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2011 playoffs becoming the Year of the Dive

Ezra Shaw/2011 Getty Images

This is turning into an every night occurrence in these playoffs, but here was San Jose Sharks star Joe Thornton last night with the latest example of "embellishing" a fall:



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I believe the judges gave a 10.0 on that one.

With the NHL warning every team in the past few days that it was going to start cracking down on dives and embellishments, Thornton picked up a minor for "unsportsmanlike conduct" while Johan Franzen went to the box for slashing.

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(Franzen also reaggravated an ankle injury he's been fighting on the play and missed much of the rest of the game.)

For whatever reason, diving and embellishments have been epidemic in these playoffs, with players snapping their heads back or dropping to the ice at the first sign of contact. And often when you watch the plays in real-time, it's difficult to see whether or not to tell if there's an acting job or not, which makes life tough for the officials.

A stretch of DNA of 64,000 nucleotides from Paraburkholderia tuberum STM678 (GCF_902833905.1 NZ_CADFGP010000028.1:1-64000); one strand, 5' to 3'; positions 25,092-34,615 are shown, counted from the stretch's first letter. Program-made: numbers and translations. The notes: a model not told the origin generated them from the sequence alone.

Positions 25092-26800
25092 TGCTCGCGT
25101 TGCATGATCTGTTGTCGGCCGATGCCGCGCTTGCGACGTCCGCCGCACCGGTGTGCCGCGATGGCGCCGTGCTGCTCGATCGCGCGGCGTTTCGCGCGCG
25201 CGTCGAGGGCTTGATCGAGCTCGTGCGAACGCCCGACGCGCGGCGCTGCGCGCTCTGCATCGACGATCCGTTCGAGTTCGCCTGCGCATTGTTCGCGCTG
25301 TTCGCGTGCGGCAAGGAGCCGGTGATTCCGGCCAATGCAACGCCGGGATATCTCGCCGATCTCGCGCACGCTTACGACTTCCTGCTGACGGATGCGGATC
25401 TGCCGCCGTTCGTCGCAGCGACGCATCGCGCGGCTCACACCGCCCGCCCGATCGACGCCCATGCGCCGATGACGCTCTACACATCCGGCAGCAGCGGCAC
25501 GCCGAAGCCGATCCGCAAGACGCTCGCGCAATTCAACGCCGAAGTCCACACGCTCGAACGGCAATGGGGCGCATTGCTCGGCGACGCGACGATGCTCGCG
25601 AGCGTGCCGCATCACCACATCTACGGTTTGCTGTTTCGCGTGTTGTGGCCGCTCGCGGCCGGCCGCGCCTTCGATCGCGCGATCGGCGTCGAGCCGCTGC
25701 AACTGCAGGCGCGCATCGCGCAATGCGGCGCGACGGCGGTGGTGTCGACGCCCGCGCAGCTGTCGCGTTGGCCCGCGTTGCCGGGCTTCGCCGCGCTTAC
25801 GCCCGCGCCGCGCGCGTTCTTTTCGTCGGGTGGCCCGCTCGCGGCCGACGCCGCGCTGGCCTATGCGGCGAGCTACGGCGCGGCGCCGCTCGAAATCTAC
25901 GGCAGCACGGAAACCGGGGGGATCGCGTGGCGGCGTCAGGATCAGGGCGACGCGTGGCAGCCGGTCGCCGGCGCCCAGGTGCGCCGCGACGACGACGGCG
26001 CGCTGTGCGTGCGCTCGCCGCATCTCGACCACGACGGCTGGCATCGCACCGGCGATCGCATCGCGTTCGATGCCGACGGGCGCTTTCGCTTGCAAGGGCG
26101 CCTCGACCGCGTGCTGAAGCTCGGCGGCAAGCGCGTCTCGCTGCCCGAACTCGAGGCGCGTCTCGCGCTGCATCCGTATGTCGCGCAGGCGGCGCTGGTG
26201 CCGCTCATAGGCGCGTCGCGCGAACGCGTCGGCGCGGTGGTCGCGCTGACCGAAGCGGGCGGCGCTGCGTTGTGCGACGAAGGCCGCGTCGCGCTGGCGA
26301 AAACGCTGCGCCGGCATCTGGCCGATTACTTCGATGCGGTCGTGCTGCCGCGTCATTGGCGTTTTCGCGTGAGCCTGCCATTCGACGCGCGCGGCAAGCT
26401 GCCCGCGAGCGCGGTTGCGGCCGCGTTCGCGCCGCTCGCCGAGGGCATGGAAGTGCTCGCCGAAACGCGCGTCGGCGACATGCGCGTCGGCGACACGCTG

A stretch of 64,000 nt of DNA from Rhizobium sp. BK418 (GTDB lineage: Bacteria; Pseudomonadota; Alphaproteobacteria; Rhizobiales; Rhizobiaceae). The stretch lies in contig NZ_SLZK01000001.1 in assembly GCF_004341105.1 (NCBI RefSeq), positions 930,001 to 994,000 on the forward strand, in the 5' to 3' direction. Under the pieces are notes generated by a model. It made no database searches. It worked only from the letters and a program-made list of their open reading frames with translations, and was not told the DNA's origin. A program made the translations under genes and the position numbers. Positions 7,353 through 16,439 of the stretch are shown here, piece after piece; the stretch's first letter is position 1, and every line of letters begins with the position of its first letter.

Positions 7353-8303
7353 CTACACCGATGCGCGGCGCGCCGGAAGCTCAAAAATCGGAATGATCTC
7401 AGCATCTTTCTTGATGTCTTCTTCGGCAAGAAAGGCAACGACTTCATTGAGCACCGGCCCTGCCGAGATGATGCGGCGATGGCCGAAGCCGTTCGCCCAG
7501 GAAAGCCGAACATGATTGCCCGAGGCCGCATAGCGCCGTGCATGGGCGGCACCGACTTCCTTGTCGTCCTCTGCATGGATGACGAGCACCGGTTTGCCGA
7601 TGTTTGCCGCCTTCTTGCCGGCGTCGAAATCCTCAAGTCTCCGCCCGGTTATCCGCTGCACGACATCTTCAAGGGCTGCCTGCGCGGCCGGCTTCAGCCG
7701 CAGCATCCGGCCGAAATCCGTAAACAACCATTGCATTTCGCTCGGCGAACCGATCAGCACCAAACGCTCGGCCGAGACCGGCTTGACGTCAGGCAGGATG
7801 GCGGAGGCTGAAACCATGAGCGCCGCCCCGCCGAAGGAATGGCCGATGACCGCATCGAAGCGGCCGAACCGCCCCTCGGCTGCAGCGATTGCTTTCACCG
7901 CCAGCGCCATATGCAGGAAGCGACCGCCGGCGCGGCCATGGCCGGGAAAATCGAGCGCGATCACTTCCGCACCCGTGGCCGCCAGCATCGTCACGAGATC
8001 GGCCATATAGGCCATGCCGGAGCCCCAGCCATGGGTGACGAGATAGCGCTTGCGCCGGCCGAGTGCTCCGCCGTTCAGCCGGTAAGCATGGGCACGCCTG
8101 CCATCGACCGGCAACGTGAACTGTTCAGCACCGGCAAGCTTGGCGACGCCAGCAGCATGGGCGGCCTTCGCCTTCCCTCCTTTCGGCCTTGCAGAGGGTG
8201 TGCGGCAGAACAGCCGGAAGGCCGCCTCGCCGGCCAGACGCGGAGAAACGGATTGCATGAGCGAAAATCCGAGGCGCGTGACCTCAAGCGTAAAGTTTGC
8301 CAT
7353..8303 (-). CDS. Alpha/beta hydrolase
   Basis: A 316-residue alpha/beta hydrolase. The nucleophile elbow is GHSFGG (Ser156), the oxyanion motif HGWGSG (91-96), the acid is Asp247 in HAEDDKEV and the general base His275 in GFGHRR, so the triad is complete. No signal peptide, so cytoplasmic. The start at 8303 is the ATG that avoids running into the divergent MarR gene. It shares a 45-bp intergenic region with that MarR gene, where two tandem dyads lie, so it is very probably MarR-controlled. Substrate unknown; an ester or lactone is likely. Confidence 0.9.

Even some players are calling on their teammates to cut it out.

Eight or nine years ago, there was a big crackdown on these sorts of plays, with the officials calling a diving penalty roughly once every 10 games during the regular season in 2002-03. The past four years, diving calls have dried up considerably, with only 32 made all year during the 2010-11 season.

With this again a problem, however, the league's going to have to go back to the rulebook and Rule 64 for Diving / Embellishment.

One dive, you get a warning. Two, you get a fine. And three, a player receives a one-game suspension.

And they go up from there.

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Here's part of the rule: "Regardless if a minor penalty for diving / embellishment is called, Hockey Operations will review game videos and assess fines to players or goalkeepers who dive or embellish a fall or a reaction, or who feign injury."

In the two seasons right before the lockout, fines for dives were relatively common. They've since disappeared, but with these playoffs quickly becoming the "Year of the Dive," there needs to be a real crackdown again.

Because the last thing the NHL wants is a Thornton-type incident deciding a game in the finals.

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About the Author
Hockey Reporter

James joined The Globe as an editor and reporter in the sports department in 2005 and now covers the NHL and the Toronto Maple Leafs. More

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